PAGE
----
Objective: To investigate national trends and patterns in opioid prescription within office-based medical practice.
Method: An analysis is presented of 1995–2010 data from the National Ambulatory Medical Care Survey, focusing on overall and stratified trends in the percentage of medical visits involving prescriptions for Schedule II opioids. Among visits with opioid prescriptions in 2003–2010, first-time visits were also compared to return visits, and visits in which pain was the primary complaint were compared to visits with other primary complaints.
Results: Among all office visits, the percentage with an opioid prescription increased from 0.65% in 1995–1998 to 2.63% in 2007–2010 (odds ratio [OR] = 8.01; 95% CI, 4.96–12.94). During the study period (1995–2010), opioid prescriptions significantly increased in visits by male patients (OR = 6.54; 95% CI, 3.21–13.31); female patients (OR = 9.38; 95% CI, 6.70–13.14); and patients aged 18–35 years (OR = 5.82; 95% CI, 2.59–13.10), 36–64 years (OR = 8.30; 95% CI, 4.63–14.86), and ≥ 65 years (OR = 8.85; 95% CI, 6.13–12.77), but not ≤ 17 years (OR = 1.52; 95% CI, 0.50–4.63). Prescriptions for opioids also significantly increased in visits by patients with clinical depression (OR = 9.96; 95% CI, 5.45–18.21) or anxiety (OR = 10.99; 95% CI, 5.02–24.06) diagnoses. However, a significant decline occurred in opioid prescriptions in visits among patients with substance use diagnoses (OR = 0.10; 95% CI, 0.00–3.30). The number of opioid prescriptions rose faster among patients making a first visit (OR = 23.36; 95% CI, 11.82–46.17) versus a return visit (OR = 7.26; 95% CI, 4.38–12.03).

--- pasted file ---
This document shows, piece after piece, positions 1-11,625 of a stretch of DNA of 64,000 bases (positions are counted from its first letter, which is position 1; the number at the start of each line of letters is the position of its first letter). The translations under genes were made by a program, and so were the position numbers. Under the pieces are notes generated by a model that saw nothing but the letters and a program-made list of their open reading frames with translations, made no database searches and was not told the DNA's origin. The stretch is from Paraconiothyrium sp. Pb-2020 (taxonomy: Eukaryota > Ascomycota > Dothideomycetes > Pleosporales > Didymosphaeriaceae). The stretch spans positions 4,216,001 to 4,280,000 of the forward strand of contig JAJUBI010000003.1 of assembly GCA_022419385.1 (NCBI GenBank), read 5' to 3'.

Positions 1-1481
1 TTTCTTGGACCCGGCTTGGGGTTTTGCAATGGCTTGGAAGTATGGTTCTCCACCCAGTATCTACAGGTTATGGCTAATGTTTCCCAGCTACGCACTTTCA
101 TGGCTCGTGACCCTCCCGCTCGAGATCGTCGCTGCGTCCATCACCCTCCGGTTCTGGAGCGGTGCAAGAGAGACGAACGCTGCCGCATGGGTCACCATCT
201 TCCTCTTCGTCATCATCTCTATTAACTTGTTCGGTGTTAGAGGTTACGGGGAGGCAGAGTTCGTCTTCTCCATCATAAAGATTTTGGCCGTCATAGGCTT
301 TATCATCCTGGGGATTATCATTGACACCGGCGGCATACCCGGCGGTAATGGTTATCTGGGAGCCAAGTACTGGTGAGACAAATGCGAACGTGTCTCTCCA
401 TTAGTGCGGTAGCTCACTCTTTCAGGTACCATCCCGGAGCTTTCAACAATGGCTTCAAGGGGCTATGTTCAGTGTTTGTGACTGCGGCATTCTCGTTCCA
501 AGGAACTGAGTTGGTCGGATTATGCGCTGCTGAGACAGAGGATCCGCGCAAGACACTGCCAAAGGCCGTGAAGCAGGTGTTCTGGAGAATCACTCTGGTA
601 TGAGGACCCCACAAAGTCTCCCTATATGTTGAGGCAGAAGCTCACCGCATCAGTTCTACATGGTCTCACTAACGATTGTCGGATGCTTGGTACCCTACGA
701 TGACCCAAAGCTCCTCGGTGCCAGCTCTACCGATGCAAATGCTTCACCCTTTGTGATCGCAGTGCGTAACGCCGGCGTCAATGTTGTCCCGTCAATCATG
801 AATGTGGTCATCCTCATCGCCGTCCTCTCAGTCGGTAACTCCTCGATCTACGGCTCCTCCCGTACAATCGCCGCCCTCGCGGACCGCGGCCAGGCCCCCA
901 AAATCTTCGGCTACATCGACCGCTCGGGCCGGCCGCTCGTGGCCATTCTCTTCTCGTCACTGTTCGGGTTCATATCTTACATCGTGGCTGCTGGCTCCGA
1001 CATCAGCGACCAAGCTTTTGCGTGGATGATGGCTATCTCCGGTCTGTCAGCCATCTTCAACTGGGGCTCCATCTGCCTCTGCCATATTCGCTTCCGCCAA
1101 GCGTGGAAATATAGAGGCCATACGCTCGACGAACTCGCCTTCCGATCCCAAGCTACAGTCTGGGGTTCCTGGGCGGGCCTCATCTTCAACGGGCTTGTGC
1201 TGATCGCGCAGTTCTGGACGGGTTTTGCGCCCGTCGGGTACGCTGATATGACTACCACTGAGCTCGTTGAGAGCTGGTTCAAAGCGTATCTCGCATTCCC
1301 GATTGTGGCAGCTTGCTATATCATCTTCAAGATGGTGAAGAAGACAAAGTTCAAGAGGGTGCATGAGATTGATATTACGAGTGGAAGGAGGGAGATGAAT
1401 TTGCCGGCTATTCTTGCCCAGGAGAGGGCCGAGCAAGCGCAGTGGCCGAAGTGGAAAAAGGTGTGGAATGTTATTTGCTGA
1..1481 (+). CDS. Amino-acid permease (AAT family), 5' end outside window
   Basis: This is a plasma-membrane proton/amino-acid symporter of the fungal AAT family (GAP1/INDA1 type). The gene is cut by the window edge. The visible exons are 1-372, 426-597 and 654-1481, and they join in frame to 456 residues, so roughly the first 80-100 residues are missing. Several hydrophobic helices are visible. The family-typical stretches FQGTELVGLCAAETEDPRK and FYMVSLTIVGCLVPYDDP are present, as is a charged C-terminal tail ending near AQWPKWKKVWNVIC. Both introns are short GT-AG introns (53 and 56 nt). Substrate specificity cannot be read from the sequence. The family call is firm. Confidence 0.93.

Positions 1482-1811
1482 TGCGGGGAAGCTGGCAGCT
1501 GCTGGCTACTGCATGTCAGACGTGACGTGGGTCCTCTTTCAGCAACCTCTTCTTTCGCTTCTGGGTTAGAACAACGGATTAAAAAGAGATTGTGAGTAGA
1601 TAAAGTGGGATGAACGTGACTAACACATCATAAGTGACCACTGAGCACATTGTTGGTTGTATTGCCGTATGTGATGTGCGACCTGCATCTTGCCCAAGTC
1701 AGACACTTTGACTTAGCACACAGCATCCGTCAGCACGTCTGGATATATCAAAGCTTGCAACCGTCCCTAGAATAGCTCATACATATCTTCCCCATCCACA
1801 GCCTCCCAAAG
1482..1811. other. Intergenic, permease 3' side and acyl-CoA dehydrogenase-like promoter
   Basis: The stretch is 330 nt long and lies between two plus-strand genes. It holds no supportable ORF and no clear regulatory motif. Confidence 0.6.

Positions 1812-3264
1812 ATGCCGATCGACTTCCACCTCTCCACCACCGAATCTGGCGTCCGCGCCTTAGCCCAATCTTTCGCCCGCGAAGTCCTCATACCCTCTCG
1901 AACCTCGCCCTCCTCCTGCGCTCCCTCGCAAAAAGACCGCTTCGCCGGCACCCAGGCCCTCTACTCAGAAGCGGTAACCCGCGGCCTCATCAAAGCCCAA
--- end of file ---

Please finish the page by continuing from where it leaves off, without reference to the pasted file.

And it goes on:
Conclusions: A substantial increase occurred between 1995 and 2010 in opioid prescriptions in office-based medical visits, especially in visits by middle-aged and older adults and by patients making their first visit to the treating physician. These trends suggest that physicians have pursued greater pain control despite potential risks of nonmedical use of prescription opioids.
J Clin Psychiatry 2013;74(9):932–939
© Copyright 2013 Physicians Postgraduate Press, Inc.
Submitted: January 2, 2013; accepted April 2, 2013 (doi:10.4088/JCP.13m08349).
Corresponding author: Mark Olfson, MD, MPH, New York State Psychiatric Institute/Department of Psychiatry, College of Physicians and Surgeons of Columbia University, 1051 Riverside Drive, New York, NY 10032 (email@example.com).